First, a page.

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There's been a recent glut of eco-themed board games but Igan Mich's Terraternity stands out from the crowd both for its unique combination of mechanics and its educational detail.

You play using four experts, each with their own particular capabilities. The game takes 2-4 players, so if you play with four each player will take a single specialist. But, even with fewer players, you still use all the specialists. The aim of the game is to make countries around the globe carbon neutral. That means 'activating' country cards, making use of and trading the resources they produce and using them to build renewable energy power plants. That sounds like a rather preachy theme, and of course it is. Games with this theme mostly just preach to the converted but Terraternity benefits from being built around a solid body of research. There are cards for countries across the globe, large and small, and for each there are details on that country's energy signature so that, while playing, you're sure to learn a great deal of political and physical geography. The cards even bear an OCR code that you can scan with your smartphone to learn even more about the country's geopolitics.

But Terraternity isn't just a well-researched educational worker placement, resource management euro game; it adds into the mix a simple but clever dexterity element. Throughout the game, players will be placing out black cubes that represent CO2 output. You'll generate cubes whenever you activate a country card and even while building a renewable-energy power station. The neat trick here is that the cubes have to be added to an ever-growing stack that's piled onto a cardboard construct. You're not allowed to touch the cubes already placed, so each turn becomes an increasingly delicate exercise in dexterity. And when, sooner or later, the tower of cubes topples, it's a disaster! Players face a Disaster card which will make life more difficult for them, tho' it may hit some harder than others. When you hit five Disasters, it's game over for the planet and everyone loses.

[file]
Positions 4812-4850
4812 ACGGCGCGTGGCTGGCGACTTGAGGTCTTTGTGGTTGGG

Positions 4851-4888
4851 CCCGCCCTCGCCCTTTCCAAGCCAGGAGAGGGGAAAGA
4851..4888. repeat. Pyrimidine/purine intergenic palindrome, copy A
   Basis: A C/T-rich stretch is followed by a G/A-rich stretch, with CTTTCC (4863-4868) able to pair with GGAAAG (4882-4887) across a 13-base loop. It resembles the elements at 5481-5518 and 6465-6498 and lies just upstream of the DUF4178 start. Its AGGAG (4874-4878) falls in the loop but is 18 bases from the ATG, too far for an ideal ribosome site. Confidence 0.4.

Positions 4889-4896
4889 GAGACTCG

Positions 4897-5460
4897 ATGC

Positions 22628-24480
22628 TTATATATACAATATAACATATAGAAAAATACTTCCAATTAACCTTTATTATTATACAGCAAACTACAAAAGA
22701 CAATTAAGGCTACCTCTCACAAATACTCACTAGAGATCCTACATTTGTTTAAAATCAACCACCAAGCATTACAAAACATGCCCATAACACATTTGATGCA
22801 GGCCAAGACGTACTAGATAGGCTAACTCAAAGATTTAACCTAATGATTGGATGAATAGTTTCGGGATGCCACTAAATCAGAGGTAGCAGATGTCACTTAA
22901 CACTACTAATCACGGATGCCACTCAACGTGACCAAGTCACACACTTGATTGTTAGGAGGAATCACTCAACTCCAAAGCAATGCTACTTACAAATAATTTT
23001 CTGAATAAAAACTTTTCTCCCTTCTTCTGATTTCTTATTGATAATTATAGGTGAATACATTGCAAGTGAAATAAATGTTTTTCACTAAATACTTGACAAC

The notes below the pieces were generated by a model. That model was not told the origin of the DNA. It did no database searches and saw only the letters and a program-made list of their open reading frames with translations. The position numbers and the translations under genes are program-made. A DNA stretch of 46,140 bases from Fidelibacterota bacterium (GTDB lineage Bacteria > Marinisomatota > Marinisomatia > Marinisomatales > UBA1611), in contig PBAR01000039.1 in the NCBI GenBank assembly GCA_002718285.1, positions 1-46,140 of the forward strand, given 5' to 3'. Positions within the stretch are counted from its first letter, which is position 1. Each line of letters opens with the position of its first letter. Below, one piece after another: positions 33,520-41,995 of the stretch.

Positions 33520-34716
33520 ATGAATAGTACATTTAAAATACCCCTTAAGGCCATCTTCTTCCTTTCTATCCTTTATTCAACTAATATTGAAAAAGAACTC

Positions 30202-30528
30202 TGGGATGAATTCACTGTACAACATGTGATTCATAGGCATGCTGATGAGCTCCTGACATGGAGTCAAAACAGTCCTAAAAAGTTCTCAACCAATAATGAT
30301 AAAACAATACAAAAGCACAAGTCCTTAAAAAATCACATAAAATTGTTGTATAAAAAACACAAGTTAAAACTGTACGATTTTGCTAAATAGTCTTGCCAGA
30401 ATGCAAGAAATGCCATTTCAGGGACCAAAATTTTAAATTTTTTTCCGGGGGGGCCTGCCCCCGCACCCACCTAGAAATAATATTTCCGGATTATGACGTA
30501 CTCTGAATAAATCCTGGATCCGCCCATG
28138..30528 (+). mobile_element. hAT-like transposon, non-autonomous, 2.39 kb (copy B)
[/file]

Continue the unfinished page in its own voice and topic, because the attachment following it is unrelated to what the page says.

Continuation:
In our Board's Eye View plays we've especially enjoyed the physical tension of Terraternity's dexterity element, tho' it makes the game extra challenging! Terraternity can be played either semi-competitively or as a fully co-operative game - and thematically it works best as a full co-op. We're used to co-op games with disasters turning up at regular or irregular intervals, as per Pandemic (Z-Man), so it's refreshing to have a game where the avoidance of disaster is seemingly in our own steady hands... When your renewable power plants produce green energy, you can choose to use it to offset carbon so that you don't have as many black cubes to stack. You will quite literally have to balance the choice between the positive benefits of levelling up and reducing the risk of cascading carbon disaster.

Tho' the dexterity element is Terraternity's standout feature, designer Igan Mich clearly doesn't want to find it excludes people from play. The game is currently on Kickstarter and one of the stretch goals is a wooden cup into which the carbon cubes can be placed. Eventually, of course, the cup will runneth over to trigger those Disaster cards but it'll offer an option that makes the game more readily playable by, for example, older players with less steady hands.

We've focused here on the full board game but Terraternity also comes in a pure card game version. This retains the carbon cube dexterity challenge and uses broadly similar country, energy and action cards but without the worker placement and resource management aspects of the board game version. There's no central board and no specialists to deploy, making for a shorter, simpler but still challenging 2-6 player game.

Terraternity is on Kickstarter right now. Click here to check out the campaign for both the board game and card game editions.

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